Research AG Erkel

Inflammation is a fundamental protective response of the host to tissue injury, trauma, immune reactions and infection that enables the removal of harmful stimuli as well as the healing of damaged tissue. In acute inflammation, the initial response of the body to a stimulus is achieved by increasing the migration of leukocytes and plasma from the blood to the injured areas. Both the innate as well the adaptive immune response are able to resolve the inflammatory process within several days to restore tissue structure and function. In contrast, prolonged or chronic inflammation characterized by persistently activated immune cells can exacerbate tissue damage and underlies many diseases such as rheumatoid arthritis, asthma; bowel disease as well promotes cancer initiation, progression and angiogenesis. These immune cells together with tissue resident fibroblasts, endothelial cells and stromal cells produce a complex network of cytokines (e.g. TNF-α, IL-1, IL-6, TGF-β, etc), chemokines (e.g. IL-8, CXCL-10, MCP-1), lipids and growth factors, which directly affect infiltrating effector cells, resulting in a continuous stimulation, inappropriate survival and retention of these cell populations. Transcription factors of the NF-κB, FOXP3, IRF, AP-1 and STAT families along with epigenetic mechanisms such as DNA methylation and histone modifications have been shown to be involved in the regulation of inflammatory genes. Inhibitors which specifically interfere with components of different intracellular signaling pathways or inhibit the activation of transcription factors responsible for the expression of disease-related genes may therefore have applications as novel therapeutics in patients with chronic inflammatory diseases.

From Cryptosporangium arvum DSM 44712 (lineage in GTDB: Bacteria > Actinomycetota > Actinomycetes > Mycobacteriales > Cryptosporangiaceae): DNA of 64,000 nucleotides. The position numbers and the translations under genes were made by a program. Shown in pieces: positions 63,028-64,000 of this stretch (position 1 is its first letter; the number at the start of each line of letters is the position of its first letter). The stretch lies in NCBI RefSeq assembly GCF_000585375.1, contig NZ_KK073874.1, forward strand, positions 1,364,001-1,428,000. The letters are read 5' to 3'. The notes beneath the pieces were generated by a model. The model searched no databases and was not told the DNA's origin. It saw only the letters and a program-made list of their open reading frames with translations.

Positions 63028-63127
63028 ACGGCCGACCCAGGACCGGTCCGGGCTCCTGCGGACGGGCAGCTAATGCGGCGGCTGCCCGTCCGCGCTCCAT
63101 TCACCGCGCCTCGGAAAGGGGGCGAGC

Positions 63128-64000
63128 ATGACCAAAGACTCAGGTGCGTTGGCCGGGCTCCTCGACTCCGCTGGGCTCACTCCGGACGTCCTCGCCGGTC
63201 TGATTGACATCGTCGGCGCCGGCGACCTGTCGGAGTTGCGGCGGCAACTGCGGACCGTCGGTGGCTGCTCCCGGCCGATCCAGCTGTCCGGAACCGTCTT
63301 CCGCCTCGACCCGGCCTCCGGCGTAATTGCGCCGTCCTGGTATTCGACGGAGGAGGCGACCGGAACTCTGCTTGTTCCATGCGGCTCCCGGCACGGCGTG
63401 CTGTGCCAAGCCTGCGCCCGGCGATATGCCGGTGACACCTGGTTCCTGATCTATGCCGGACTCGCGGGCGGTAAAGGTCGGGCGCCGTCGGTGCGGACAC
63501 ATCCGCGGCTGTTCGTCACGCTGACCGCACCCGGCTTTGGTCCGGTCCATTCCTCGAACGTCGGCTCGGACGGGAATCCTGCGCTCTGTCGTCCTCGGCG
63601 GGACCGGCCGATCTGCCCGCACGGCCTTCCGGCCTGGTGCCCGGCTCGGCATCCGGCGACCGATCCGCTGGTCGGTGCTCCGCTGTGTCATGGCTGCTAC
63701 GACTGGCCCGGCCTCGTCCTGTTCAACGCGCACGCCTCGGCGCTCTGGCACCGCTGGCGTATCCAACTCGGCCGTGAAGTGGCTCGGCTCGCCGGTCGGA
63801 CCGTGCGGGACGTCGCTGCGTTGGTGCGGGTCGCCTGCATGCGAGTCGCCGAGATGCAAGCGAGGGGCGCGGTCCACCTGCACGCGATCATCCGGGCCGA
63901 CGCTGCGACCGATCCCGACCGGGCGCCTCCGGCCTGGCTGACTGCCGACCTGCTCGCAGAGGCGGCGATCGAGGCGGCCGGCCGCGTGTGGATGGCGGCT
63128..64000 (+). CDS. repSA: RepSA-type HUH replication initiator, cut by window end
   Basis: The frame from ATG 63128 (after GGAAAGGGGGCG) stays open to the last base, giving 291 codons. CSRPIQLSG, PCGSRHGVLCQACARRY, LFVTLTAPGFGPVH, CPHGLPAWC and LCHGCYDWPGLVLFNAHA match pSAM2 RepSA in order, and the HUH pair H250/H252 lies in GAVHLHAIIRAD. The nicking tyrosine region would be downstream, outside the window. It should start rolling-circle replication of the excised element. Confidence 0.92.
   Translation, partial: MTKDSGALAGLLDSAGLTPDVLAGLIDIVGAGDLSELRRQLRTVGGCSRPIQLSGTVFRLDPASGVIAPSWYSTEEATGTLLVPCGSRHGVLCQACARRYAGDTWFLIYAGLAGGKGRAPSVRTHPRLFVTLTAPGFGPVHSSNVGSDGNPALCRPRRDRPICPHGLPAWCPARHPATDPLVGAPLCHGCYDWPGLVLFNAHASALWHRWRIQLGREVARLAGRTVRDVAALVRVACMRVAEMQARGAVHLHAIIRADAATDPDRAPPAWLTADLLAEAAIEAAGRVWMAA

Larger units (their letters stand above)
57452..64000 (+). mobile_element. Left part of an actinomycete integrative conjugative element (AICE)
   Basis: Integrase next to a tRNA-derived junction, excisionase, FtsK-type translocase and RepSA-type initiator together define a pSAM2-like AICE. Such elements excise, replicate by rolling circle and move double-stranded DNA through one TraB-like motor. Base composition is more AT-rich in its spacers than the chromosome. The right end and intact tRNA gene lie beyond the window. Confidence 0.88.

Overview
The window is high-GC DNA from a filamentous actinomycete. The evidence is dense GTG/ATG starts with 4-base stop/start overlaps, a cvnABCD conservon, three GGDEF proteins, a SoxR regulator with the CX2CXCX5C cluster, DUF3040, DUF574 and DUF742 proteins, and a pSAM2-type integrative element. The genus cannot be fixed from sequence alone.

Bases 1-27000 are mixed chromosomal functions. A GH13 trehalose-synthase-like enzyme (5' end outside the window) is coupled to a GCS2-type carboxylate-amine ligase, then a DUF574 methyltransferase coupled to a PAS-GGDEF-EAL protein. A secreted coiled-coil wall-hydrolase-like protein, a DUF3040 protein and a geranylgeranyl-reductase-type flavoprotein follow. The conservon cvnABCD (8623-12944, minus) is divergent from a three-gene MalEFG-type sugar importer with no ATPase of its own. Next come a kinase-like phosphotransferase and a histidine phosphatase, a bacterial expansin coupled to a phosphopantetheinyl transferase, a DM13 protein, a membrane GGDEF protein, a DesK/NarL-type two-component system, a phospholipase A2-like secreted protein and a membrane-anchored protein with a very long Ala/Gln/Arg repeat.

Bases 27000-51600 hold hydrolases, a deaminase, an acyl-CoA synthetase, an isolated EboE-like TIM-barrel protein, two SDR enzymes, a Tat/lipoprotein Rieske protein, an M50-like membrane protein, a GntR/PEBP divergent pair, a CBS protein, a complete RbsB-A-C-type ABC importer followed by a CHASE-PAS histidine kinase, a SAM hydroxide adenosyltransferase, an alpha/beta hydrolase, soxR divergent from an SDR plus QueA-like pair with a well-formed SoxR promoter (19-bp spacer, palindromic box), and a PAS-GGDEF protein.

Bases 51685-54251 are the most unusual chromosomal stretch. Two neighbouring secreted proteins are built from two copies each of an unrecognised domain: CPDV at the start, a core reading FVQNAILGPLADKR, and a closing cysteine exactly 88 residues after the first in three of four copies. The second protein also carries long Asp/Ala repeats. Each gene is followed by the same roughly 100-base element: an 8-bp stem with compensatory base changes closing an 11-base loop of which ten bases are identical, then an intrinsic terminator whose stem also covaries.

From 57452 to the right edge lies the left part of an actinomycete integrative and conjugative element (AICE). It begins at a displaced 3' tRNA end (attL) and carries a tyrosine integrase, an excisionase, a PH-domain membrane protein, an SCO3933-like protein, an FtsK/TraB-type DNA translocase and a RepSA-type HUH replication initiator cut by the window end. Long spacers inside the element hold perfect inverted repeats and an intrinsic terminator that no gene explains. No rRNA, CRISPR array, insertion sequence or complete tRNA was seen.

Despite notable success with biopharmaceuticals such as targeting tumor-necrosis factor-α (TNF-α), interleukin-1β (IL-β) or IL-6, there are still major unmet medical needs in the treatment of inflammatory and fibrotic diseases. The available therapies at present (mainly glucocorticoids, non-steroidal anti-inflammatory drugs, disease modifying antirheumatic drugs such as methotrexate, leflunomide or statins) do not cure for example rheumatoid arthritis or atherosclerosis and do not even sufficiently retard disease progression in a majority of patients. A lack of patient and/or disease responsiveness, resistance to long-term treatment and the fact that biopharmaceuticals have to be injected means that other therapeutic approaches have to be developed, that will limit inflammation without having a deleterious side effects such as immunosuppression.

The main aims of our research are:

(1) The identification and isolation of bioactive compounds from natural sources, which interfere with the inducible transcription of disease-related genes with particular reference to inflammation, allergy and cancer.

(2) The development of test systems.

(3) Mode-of-action studies of new compounds inhibiting signal transduction pathways in mammalian cells.

(4) Microarrays analyses to estimate the side-effects of potential new drugs, the identification of cellular targets and signal transduction pathways involved in the transcriptional regulation of inflammatory and fibrosis relevant genes.

(5) Target identification and quantification by chemoproteomics through the use of liquid chromatography–tandem mass spectrometry (LC-MS/MS). Target validation through genetic and biochemical means.